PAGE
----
Shutoff Valves & Emergencies

Water heaters have been known to blow out and pipes have been known to burst. Occasionally, a faucet decides to become a fountain. When this sort of thing happens, you’ll want to know how to turn everything off before you needlessly waste a lot of water and possibly water damage.

Find the main shutoff valve that turns off water to the whole house. It’s usually located where the water pipe comes into the house. Check to see if you have a main shutoff valve that works. If you don’t, or it doesn’t, ask a plumber to stop by and correct the situation.

The Bathroom

You can make the most substantial reduction in your personal water use in the bathroom. More than 50 percent of the water used in an average home is used in the bathroom. Much of that water may be going to the sewer needlessly, adding to the volume of burden on treatment plants.


About 7 gallons of water goes into the sewer every time you flush your toilet. There are 2 ways to cut down: don’t use the toilet as a trash can and reduce the water per flush.

Toilets should not be used to flush away tissues, gum wrappers, cigarette butts, spiders, diapers or anything else that ought to go in a wastebasket or garbage can. All of us do it at one time or another, but using the toilet as a wastebasket is just a phenomenal waste of water.

Most toilets use more water than is really necessary and work just as well with less. So, you can put a brick in the tank to displace some of the water right? Wrong! The extra weight might crack your tank. Besides, the bricks may begin to disintegrate after a while, causing serious and expensive problems in the plumbing.

Use a plastic soap or laundry bottle instead. It’s safe, easy and inexpensive. Fill a few bottles with water to weight them and put them in the tank. Be careful not to set the bottles where they’ll jam the flushing mechanism. Be sure you don’t displace so much water that you have to double-flush to get the toilet to work. Double-flushing wastes water.

Showers, Bathtubs & Sinks

People used to think showers were less wasteful than tub baths, period. This isn’t always the case. Some people spend 10 to 20 minutes or more in the shower. Most showers pour out between 5 and 10 gallons per minute, and that can add up in hurry.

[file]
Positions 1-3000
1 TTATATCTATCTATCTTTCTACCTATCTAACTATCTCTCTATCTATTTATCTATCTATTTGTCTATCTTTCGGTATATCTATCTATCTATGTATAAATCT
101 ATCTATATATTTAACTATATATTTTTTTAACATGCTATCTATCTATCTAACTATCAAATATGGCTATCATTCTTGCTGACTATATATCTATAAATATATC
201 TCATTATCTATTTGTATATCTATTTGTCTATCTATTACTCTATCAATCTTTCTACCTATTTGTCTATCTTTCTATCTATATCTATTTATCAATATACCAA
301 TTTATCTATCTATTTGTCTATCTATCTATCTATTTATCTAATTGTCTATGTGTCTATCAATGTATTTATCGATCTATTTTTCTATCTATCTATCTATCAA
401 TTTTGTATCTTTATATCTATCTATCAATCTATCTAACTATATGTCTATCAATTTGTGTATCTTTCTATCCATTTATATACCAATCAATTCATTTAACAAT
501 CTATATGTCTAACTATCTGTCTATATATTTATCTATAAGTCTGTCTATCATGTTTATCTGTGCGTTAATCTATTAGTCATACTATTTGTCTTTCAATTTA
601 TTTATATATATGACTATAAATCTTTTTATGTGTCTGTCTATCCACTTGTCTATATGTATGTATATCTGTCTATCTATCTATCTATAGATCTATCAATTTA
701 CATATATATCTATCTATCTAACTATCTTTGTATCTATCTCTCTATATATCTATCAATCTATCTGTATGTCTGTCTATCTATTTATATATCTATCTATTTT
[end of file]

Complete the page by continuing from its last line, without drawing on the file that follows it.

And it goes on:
There’s no hard-fast rule. It’s a matter of self control. A partially filled tub uses far less water than a long shower, but a short shower uses less than a full tub. Time yourself next time you step under the spray. The odds are you really don’t need to stand there that long; you don’t need the shower running at full-blast.

When shaving and brushing your teeth: don’t leave the water running. Run as much as you need, then turn off the tap until you need some more.

The Kitchen

You can conserve water in your kitchen without sacrificing taste or cleanliness.

Kitchen Tips

  • Automatic dishwashers claim the most water in kitchens - about 12 gallons per run. The secret here is to make sure the washer is fully loaded before you turn it on. It’s going to take 12 gallons whether there’s a full load of dishes or just a couple of cups.
  • Don’t bother rinsing the dishes in the sink before you put them in the dishwasher. Scrape them clean and let the machine do the rest.
  • Are you the dishwasher in your household? Remember not to wash dishes with the water running. A sink full of was water and one of rinse water will do the job just as well.
  • Don’t let the faucet run when you scrub vegetables or prepare other foods, either. Put a stopper in the sink and use the water collected in the sink instead.
  • And for a cold drink of water, don’t stand at the sink and let the water run endlessly. Fill a jug with water and keep it in the refrigerator for a refreshing cold drink anytime.

The Laundry

Many washing machines use 40 or more gallons of water a load, whether the washer’s stuffed full or loaded with only a couple of socks. Save up for a full load and make your water work efficiently. Or remember to set your machine for a lesser load, if it can be adjusted. As with the dishwasher, you save energy and electricity, as well as water.

For hand laundering, put a stopper in the washtub for both wash and rinse. Don’t let the faucet run.

Outside the Home

It’s a fact of life that when more water is used outside, more is wasted there. But you don’t have to let your lawn turn brown or the car turn dusty to conserve water. Use common sense instead.